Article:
So you were thinking about social media when you made this?
Yeah, definitely. I suppose just intuitively making it, putting it in a square, I kind of imagined it on a social media stream. Then I put it on Twitter or something, and that’s when I started looking at it, thinking about it a little bit more. And then it became a comment on social media; our identity online, what that means, and if it’s important… or if its maybe not that important.
Given that the GIF duck is presumably living inside the internet in this film, it’s quite funny that probably a lot of people are going to watch this on their laptop. Do you think it’s particularly suited to online viewing?
It’s funny that, I’m not sure. It’s been playing at film festivals for the last year and a half or something. As a filmmaker who’s making shorts, that’s the route it’s quite common to go down – send it to film festivals, get a bit of interest, and get people in theatres seeing it. Weirdly, I originally thought that, after I completed it, this might work online, because it’s about online. But I’m not that sure yet. We’ll find out, but I think because it’s so out of place in like a cinema, because it looks like something you’d see online – it’s got bright colours and it’s quite sparse as well, design-wise – I think it kinda stands out in a cinema which has surprised me. It’s twelve minutes and I think it’s quite a challenging watch for someone on their laptop, you know what I mean. And it’s a slow-ish film. I saw it a bit like a theatre thing: we follow this mundane going back and forth to work with this character, going home and having his dinner. It’s not like high-octane action or anything like that. But I think that it surprised me that it was a bit more for cinema.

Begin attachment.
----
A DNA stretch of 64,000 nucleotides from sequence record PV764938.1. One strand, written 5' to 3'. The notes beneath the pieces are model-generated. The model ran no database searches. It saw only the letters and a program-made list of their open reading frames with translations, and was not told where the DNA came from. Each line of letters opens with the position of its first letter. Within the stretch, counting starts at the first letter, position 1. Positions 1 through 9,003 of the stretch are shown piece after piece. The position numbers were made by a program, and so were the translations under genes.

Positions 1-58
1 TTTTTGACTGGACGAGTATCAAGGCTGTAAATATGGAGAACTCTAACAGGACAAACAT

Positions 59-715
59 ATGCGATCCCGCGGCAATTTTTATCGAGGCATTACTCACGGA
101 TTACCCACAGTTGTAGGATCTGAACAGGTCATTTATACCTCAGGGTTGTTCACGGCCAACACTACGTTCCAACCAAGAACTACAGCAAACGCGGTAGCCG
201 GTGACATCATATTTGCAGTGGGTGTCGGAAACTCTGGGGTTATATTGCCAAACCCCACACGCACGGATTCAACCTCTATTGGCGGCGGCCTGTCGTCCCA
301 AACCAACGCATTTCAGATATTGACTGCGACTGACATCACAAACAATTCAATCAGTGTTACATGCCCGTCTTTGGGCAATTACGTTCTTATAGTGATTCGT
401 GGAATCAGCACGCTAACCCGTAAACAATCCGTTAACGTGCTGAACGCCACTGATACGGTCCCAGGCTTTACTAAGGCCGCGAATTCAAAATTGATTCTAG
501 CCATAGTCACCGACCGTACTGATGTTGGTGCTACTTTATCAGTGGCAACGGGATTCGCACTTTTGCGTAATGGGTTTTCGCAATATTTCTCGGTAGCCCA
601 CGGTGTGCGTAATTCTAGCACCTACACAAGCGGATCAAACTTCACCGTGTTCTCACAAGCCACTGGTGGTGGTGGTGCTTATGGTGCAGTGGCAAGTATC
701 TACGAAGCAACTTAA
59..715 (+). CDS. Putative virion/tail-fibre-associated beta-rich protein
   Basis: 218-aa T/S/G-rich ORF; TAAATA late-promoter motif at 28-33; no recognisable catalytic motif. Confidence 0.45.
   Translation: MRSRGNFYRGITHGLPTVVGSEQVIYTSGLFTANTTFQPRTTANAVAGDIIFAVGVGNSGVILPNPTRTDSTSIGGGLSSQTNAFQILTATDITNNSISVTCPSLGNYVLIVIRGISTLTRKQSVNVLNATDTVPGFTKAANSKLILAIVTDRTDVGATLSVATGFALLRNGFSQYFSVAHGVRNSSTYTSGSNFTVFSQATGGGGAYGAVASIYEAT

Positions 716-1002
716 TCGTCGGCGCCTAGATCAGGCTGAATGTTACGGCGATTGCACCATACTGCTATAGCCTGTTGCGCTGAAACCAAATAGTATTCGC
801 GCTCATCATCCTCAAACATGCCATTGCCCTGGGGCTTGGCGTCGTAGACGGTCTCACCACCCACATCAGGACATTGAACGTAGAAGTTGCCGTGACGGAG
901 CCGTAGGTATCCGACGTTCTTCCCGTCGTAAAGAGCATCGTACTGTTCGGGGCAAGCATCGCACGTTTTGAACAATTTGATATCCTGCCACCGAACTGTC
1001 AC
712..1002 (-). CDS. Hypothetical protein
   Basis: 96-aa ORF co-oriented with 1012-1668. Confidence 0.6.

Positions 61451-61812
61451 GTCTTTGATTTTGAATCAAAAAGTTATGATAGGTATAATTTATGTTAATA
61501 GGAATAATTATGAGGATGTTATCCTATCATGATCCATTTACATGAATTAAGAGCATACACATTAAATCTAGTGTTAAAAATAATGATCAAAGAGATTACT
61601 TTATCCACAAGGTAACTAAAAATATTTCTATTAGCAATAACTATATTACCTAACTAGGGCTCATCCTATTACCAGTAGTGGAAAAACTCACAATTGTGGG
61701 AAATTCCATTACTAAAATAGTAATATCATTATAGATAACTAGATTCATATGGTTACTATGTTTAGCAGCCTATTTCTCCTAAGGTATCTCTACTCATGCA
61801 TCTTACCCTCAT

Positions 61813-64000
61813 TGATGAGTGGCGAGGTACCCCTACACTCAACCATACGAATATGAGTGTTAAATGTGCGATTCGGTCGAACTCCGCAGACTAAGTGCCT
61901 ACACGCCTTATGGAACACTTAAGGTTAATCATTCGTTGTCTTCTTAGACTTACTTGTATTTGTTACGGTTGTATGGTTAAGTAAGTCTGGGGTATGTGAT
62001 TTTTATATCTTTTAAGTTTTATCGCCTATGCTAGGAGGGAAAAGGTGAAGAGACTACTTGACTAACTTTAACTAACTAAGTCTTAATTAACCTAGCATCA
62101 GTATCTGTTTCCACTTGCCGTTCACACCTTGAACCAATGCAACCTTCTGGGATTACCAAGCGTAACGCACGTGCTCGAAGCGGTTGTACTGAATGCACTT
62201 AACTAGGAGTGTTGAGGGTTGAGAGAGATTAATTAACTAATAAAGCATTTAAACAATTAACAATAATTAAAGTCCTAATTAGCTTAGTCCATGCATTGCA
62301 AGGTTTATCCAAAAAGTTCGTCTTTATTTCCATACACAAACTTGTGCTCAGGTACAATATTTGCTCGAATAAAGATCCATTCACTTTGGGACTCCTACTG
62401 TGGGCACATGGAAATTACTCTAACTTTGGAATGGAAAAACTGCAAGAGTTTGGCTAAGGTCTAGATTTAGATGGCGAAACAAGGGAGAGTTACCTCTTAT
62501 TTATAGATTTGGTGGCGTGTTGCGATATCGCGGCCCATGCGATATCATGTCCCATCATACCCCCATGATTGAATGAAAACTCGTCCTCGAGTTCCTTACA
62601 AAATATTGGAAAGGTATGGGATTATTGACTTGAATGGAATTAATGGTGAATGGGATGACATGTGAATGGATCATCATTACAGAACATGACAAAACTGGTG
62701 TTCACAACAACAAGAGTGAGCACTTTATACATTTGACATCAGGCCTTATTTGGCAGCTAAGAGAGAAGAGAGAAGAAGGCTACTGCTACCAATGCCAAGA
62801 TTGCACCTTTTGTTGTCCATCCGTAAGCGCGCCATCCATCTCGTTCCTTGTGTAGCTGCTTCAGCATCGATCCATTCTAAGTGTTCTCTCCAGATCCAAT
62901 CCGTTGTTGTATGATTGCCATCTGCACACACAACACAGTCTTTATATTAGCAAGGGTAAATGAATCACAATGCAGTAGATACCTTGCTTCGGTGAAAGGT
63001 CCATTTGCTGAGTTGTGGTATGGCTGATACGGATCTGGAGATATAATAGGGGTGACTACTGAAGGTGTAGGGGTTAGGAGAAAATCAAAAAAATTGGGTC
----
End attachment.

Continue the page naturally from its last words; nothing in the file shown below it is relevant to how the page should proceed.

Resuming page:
I think there’s a different kind of resonance when Duck tries to break out of the screen. When you see that on the cinema screen that’s obviously pretty startling. But if you’re watching it on your laptop, in a sense it’s more immediate because it’s trying to break off your own personal screen. In The Making of Longbird, a film you won a BAFTA for, the character also comes out of that internet video frame and starts looking at the comments. Do you think you’re particularly interested in meta-film?
Definitely, definitely! I’m glad you asked that.
Where does that come from?